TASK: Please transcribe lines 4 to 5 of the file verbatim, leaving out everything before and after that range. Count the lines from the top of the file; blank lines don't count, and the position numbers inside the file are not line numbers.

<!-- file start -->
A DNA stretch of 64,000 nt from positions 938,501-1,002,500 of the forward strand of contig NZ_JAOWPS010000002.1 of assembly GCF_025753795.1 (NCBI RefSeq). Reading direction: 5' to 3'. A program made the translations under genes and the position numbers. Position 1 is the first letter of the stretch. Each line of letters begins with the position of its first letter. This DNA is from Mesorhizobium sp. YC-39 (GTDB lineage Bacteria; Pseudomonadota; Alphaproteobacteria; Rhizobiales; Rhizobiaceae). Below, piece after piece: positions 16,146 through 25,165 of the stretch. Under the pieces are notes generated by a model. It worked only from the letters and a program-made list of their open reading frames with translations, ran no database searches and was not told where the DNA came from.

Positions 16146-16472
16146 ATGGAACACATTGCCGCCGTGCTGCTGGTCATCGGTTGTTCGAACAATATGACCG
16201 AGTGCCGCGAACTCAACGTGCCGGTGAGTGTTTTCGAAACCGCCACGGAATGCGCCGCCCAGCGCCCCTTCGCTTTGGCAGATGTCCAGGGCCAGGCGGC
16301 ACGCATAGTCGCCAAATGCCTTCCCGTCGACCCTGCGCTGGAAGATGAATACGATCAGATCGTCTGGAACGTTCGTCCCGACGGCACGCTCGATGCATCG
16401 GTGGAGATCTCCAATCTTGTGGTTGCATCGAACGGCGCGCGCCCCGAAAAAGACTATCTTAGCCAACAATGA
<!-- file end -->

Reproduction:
16201 AGTGCCGCGAACTCAACGTGCCGGTGAGTGTTTTCGAAACCGCCACGGAATGCGCCGCCCAGCGCCCCTTCGCTTTGGCAGATGTCCAGGGCCAGGCGGC
16301 ACGCATAGTCGCCAAATGCCTTCCCGTCGACCCTGCGCTGGAAGATGAATACGATCAGATCGTCTGGAACGTTCGTCCCGACGGCACGCTCGATGCATCG